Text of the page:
Beautiful SVG diagrams with TikZ and dvisvgm

28 Jan '18

Using dvisvgm, you can produce beautiful SVGs, for example the diagrams in my git merge vs rebase tutorial.

Installing LaTeX is the first step. Windows users want MikTeX, and can follow the Ghostscript installation instructions on the dvisvgm FAQ.

On macOS, it’s a bit more involved. First, use MacTeX, which can be installed with homebrew. You’ll also need Ghostscript if you want things like fonts to work properly with dvisvgm.

$ brew cask install mactex
$ brew install ghostscript

dvisvgm is installed with MacTeX. In the current version (2.1.3), you also need to tell dvisvgm where to find Ghostscript. I’ve submitted a patch for it to work automatically, but that isn’t in MacTeX yet. To do this, add the following to your .bash_profile:

export LIBGS="$(brew --prefix ghostscript)/lib/libgs.9.dylib"

Or, for Fish shell fans, put this in your ~/.config/fish/ file:

set -x LIBGS (brew --prefix ghostscript)/lib/libgs.9.dylib

Then, make sure dvisvgm finds Ghostscript. You’ll have to make sure your shell reloads the changes to .bash_profile.

$ source ~/.bash_profile
$ dvisvgm -l | grep ps
ps         dvips PostScript specials

If you don’t see any output, dvisvgm can’t find Ghostscript. But if you do, you’re ready.

Using the standalone class, each TikZ picture is rendered on a separate page, and each page is the size of the TikZ picture. Here’s a basic example:

\node {Hello World};

First, margin=5pt sets a margin, otherwise standalone really does only set the picture size to what is required. And here’s the result, converted to PNG with a border added to emphasise the margin:

The rendered TeX file that reads “Hello World”, with a border added afterwards

However, if you compiled this, you’ll still get a PDF out. To get an SVG, add the dvisvgm option to the document class options. Here’s another example with that:

\begin{tikzpicture}[very thick]
\useasboundingbox (2,2) -- (-2,-2);
\node (a) at (-1,-1) {A};
\node (b) at (1,1) {B};
\path (a) edge[->] (b);

A pitfall is that if you add the dvisvgm option, you lose the ability to make PDF files properly. This isn’t a huge issue, LaTeX packages usually provide a DVI viewer. But if you want PDF files while you’re making the graphics, you can omit the dvisvgm option, and then add it in when you’re ready to make the SVG file. (Of course, if you forget dvisvgm in the options, the output won’t work well with dvisvgm.)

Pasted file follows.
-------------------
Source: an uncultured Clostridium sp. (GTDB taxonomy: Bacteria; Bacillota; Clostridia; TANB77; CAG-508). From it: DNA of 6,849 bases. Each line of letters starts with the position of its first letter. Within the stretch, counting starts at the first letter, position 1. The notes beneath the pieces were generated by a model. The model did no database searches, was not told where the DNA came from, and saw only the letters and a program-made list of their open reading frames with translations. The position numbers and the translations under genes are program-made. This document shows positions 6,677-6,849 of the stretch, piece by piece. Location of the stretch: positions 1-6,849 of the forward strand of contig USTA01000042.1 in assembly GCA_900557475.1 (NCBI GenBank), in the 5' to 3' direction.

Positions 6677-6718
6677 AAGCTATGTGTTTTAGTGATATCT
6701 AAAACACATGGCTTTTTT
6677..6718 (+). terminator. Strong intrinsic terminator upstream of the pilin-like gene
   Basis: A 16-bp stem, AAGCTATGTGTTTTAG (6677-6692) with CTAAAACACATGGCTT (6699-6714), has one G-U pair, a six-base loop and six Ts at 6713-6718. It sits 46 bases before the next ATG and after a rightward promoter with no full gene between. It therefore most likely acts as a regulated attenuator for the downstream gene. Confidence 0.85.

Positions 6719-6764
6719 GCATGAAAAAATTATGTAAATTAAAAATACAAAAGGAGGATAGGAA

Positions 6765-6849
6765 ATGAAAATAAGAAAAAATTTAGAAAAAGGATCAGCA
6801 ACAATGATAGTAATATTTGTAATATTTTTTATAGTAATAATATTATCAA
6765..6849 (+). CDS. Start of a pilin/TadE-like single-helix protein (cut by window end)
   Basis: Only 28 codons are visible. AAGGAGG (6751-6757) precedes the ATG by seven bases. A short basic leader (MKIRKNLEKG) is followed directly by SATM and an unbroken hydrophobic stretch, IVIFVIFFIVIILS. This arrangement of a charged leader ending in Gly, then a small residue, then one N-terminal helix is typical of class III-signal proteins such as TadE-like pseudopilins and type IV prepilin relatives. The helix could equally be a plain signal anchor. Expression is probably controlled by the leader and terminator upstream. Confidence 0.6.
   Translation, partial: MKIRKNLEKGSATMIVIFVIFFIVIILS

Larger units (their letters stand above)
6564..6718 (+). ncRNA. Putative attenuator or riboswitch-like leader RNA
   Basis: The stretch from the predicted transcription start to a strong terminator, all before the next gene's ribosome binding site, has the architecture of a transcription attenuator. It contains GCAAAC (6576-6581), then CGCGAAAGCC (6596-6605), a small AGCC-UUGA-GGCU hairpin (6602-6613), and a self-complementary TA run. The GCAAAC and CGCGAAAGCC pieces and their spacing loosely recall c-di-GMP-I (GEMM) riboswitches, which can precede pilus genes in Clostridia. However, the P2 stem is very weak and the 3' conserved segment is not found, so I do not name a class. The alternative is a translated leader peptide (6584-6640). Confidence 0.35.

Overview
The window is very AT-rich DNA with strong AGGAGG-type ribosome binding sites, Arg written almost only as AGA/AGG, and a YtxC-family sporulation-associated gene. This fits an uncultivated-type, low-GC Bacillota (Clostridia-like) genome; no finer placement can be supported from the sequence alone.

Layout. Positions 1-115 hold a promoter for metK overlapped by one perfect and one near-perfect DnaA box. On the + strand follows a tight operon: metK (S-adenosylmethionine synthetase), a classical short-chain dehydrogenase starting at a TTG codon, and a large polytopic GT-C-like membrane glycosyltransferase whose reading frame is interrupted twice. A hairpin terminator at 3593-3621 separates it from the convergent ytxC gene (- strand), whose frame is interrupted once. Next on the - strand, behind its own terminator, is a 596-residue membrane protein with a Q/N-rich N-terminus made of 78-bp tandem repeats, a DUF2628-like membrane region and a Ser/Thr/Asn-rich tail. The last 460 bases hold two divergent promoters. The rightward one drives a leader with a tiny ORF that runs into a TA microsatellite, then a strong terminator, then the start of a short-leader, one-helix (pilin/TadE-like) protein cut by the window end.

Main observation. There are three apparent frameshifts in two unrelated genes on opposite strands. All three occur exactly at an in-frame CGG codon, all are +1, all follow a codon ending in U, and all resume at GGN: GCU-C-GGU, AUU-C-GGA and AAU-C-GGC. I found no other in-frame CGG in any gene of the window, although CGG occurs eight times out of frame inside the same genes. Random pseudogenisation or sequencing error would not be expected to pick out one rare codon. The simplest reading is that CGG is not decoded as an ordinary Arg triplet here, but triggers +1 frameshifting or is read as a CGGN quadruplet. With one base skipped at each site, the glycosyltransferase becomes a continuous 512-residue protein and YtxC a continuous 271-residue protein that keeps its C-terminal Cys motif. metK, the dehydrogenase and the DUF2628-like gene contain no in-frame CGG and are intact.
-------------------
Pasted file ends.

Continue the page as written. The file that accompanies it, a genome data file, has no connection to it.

I’ve also used this to demonstrate how to set the font to sans-serif (\renewcommand{\familydefault}{\sfdefault}), and how to use \useasboundingbox to set the output page size instead of margin. To create the SVG file, first have LaTeX make a DVI file, and then convert it to SVG with dvisvgm:

$ latex example.tex
$ dvisvgm \
    --clipjoin \
    --bbox=papersize \
    --page=1- \

The dvisvgm options are important. --clipjoin prevents clipping issues. --bbox=papersize instructs dvisvgm to use the papersize information in the DVI file. Some other options for --box, dvi and preview do not work reliably when I tried them, especially if your TikZ coordinates can be negative (easy to do). Finally, and this is awesome, since you can have multiple TikZ pictures in one TeX file, --page=1- tells dvisvgm to process all pages, and output them to separate SVG files. Nice.

And this is the resulting SVG:

The example TeX file converted to an SVG file. The content is meaningless

I have performed one extra operation on the file. SVGO optimised SVG files by stripping out unnecessary rubbish and greatly reduces the filesize of SVG files. The only downside is you’ll need npm installed. (I hate NPM and Javascript, but SVGO is really the best thing out there to optimise SVG files.)

$ brew install npm
$ npm install -g svgo

SVGO has loads of options, too many to specify on the CLI. You can download the config.yml file I use, or use this SVGO GUI to try them out yourself.

$ svgo --config=config.yml example.svg

And that’s it!

TeX, macOS

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